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Biol Blood Marrow Transplant. 2005 May;11(5):362-70.

Serious infections after unrelated donor transplantation in 136 children: impact of stem cell source.

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  • 1Division of Medical Hematology, Oncology, and Transplantation, University of Minnesota Blood and Marrow Transplant Program, Minneapolis, Minnesota, USA.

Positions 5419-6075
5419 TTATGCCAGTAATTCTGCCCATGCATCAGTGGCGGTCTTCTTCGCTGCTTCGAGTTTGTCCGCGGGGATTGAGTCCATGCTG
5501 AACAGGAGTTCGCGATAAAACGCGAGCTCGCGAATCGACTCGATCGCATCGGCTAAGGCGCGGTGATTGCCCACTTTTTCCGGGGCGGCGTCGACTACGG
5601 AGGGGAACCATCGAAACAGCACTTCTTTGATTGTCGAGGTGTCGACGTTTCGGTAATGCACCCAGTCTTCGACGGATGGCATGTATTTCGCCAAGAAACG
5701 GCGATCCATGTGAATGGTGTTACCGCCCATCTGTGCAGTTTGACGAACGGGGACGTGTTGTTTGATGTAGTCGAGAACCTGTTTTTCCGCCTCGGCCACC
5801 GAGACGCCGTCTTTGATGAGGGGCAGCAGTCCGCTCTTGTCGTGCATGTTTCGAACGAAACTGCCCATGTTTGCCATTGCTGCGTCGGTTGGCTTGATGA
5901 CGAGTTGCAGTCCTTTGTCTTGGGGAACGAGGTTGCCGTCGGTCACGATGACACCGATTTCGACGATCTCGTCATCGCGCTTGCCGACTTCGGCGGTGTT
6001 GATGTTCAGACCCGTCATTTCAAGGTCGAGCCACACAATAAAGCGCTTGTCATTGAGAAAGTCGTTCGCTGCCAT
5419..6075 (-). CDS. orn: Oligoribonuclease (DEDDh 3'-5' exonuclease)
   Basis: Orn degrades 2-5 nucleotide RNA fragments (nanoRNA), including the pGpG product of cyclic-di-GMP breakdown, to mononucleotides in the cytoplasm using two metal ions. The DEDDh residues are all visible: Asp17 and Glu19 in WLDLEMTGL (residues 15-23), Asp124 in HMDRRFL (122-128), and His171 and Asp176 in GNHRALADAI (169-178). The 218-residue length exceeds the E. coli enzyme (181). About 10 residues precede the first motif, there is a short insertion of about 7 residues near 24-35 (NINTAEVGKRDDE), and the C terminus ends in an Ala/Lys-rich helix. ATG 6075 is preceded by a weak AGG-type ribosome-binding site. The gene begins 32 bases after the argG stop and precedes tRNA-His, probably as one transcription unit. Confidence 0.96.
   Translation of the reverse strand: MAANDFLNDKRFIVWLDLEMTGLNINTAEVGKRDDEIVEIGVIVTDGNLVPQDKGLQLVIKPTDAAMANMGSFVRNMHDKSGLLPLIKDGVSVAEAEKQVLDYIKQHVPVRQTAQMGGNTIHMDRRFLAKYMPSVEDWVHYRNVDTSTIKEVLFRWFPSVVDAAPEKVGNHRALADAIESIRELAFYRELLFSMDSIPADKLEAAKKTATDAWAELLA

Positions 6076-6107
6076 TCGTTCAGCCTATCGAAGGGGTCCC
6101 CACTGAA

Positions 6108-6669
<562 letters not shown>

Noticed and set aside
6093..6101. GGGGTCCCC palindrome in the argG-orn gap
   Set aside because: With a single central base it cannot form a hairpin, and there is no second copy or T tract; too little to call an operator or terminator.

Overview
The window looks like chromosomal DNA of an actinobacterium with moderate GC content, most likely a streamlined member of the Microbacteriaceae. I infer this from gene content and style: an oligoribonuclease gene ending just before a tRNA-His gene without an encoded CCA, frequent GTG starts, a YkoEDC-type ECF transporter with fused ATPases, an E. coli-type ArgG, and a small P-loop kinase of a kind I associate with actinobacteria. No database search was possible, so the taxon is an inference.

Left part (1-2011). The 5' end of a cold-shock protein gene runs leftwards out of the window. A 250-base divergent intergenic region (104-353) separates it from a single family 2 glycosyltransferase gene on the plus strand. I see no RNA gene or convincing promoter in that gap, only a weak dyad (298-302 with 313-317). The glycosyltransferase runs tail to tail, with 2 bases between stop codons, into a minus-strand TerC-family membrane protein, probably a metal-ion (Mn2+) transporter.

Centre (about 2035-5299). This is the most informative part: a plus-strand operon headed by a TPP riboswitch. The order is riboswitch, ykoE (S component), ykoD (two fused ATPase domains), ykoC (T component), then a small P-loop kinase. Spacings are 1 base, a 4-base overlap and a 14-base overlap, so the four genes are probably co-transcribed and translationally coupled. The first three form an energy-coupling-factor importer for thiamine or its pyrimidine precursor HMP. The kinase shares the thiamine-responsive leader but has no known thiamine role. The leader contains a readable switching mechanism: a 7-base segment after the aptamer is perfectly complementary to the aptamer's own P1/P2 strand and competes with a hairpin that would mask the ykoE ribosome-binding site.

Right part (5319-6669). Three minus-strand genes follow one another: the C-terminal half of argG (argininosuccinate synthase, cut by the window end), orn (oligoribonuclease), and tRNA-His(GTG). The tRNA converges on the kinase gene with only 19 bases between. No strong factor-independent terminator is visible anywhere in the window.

How the infection risks compare after umbilical cord blood (UCB) and bone marrow (BM) transplantation is not known. Therefore, we compared serious infections in the 2 years after pediatric myeloablative unrelated donor transplantation with unmanipulated BM (n = 52), T cell-depleted (TCD) BM (n = 24), or UCB (n = 60) for the treatment of hematologic malignancy. Overall, the cumulative incidence of 1 or more serious infections was comparable between groups (BM, 81%; TCD, 83%; UCB, 90%; P = .12). Furthermore, by taking all serious infections into account and using multivariate techniques with unmanipulated BM as the reference, there were also no significant differences between groups (TCD relative risk [RR], 1.6; P = .10; UCB RR, 1.0; P = .84). Within the time periods days 0 to 42, days 43 to 100, and days 101 to 180, the only difference was a greater risk of viral infections from days 0 to 42 in TCD recipients (RR, 3.5; P = .02). Notably, after day 180, TCD recipients had a significantly increased infection risk (RR, 3.1; P = .03), whereas the risk in UCB recipients (RR, 0.5; P = .23) was comparable to that in BM recipients. Other factors associated with an increased infection risk in the 2 years after transplantation were age > or = 8 years, graft failure, and severe acute graft-versus-host disease. These data suggest that the risk of serious infection after pediatric UCB transplantation is comparable to that with unmanipulated BM.

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